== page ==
The Emergence of Social Cognition in Three Young Chimpanzees. Monographs of the Society for Research in Child Development - Product Image

The Emergence of Social Cognition in Three Young Chimpanzees. Monographs of the Society for Research in Child Development

  • ID: 2248976
  • Book
  • 168 Pages
  • John Wiley and Sons Ltd
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ThisMonograph examines a series of ten studies conducted on the social–cognitive abilities of three young chimpanzees, ages one to four years. In the studies, all previously conducted with human infants, showed the chimpanzees abilities to understand and imitate the goal–directed actions of others, but not their "rational" choices. Each exhibited the ability to understand the visual perception of others, but not the precise focus of their attention. There was no evidence of any ability to reverse roles with a partner in a collaborative interaction, to comprehend the communicative comprehensions behind a pointing gesture, or to engage in genuine joint attention with others. These results suggest that the ontogeny of human social cognition comprises two relatively distinct trajectories: one for understanding intentional action and perception, common to all apes, and another for sharing psychological states with others in collaborative acts involving joint intentions and attentions, unique to the human species.
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Abstract vii.

I. Introduction 1.

II. The Emergence of Social Cognition: A Longitudinal Study 29.

III. Understanding Intentional Action 46.

IV. Understanding Perception and Attention 73.

V. Joint Intentions and Attention 92.

VI. General Discussion 107.

References 123.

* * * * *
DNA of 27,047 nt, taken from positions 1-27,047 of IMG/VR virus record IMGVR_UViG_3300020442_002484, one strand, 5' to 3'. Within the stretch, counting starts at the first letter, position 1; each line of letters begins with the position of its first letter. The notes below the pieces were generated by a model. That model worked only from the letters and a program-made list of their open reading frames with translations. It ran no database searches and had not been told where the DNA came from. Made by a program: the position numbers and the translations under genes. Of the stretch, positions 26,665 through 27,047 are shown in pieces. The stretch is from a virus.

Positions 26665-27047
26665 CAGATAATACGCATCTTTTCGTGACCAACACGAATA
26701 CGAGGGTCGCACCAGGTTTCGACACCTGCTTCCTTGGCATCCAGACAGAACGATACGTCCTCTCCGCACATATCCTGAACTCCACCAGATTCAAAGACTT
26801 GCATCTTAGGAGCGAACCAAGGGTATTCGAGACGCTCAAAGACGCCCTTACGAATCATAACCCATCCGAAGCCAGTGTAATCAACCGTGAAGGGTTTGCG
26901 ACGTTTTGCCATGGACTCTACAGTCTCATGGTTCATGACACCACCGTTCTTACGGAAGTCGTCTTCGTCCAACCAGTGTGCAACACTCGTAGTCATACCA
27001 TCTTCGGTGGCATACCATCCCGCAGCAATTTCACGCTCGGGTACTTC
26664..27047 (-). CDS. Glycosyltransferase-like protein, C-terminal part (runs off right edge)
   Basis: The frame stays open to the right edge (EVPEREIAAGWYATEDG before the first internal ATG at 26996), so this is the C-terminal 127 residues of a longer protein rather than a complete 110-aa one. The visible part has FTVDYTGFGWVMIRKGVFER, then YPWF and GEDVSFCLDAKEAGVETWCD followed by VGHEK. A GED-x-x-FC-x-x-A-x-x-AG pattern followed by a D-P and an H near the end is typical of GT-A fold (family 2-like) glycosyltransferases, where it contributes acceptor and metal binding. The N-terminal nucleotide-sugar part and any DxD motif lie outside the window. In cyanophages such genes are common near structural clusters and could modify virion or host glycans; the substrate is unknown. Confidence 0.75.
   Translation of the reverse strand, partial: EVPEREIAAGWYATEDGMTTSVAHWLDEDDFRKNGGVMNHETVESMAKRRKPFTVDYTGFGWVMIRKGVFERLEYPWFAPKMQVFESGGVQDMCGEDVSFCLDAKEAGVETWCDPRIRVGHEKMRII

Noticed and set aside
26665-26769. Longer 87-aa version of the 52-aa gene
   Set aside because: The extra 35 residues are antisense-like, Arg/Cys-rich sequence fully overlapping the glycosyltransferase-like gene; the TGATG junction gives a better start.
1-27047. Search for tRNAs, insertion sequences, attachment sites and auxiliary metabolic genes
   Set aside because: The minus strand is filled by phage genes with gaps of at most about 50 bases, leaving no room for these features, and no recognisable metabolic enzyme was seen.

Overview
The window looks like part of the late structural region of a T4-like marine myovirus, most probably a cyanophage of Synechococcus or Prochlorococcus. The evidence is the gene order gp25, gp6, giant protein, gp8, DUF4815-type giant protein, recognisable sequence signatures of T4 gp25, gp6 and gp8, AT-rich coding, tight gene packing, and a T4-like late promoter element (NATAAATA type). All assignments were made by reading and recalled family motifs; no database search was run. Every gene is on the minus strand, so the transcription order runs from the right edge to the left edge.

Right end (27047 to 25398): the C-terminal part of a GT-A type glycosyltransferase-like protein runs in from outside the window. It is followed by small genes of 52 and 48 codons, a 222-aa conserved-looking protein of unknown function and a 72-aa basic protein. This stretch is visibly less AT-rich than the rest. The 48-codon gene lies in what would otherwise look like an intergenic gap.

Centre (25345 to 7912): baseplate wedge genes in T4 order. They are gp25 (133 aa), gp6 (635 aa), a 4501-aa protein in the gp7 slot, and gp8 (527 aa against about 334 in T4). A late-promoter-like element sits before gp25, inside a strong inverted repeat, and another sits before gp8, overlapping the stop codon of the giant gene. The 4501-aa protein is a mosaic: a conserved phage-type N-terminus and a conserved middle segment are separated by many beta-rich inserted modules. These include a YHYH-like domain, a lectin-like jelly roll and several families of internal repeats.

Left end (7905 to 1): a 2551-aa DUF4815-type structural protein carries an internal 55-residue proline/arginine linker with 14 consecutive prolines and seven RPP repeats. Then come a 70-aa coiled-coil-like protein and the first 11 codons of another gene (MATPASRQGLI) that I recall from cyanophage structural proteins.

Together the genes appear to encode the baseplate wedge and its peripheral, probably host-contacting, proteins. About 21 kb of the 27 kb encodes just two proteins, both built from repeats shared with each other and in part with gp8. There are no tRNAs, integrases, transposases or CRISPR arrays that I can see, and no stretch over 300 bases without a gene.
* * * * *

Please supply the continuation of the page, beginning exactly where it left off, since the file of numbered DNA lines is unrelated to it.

Acknowledgements 132.

Commentary– Social Engagement and Understanding in Chimpanzees and Humans.

R. Peter Hobson 133.

Contributors 153.

Statement of Editorial Policy 154

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Michael Tomasello (Ph.D., 1980, Psychology, University of Georgia) taught

at Emory University and worked at Yerkes Primate Center from 1980 to

1998. Since 1998, he is Co–Director at the Max Planck Institute for Evolutionary

Anthropology, Leipzig, Germany. Research interests focus on

processes of social cognition, social learning, and communication and language

in human children and great apes. Books include Primate Cognition

(w/J. Call, Oxford University Press, 1997), The Cultural Origins of Human

Cognition (Harvard University Press, 1999), and Constructing a Language: A

Usage–Based Theory of Language Acquisition (Harvard University Press, 2003).

Malinda Carpenter (Ph.D., 1995, Psychology, Emory University) currently
is a member of the scientific staff of the Department of Developmental and
Comparative Psychology at the Max Planck Institute for Evolutionary Anthropology.
Her research interests include imitation and other types of
social learning, infants understanding of intentions and other mental states,
and joint attention and other early social–cognitive skills. She has worked
with typically developing infants and young children, young children with
autism, and apes.

R. Peter Hobson (Ph.D., 1989, FRCPsych, CPsychol) is Tavistock Professor
of Developmental Psychopathology in the University of London. He is an
experimental psychologist and psychiatrist (and psychoanalyst), trained at
Cambridge University and the Maudsley Hospital, London, and now at the
Tavistock Clinic, London and the Institute of Child Health, University College,
London. His primary research interest is the contribution of social
relations to early cognitive as well as social development. His principal fields
of study are early childhood autism, congenital blindness, mother infant
relations, and adult borderline personality disorder. His first book was
entitled Autism and the development of mind (Erlbaum, 1993), and his second
more accessible and wide–ranging book is called The Cradle of Thought
(Oxford University Press, 2004).

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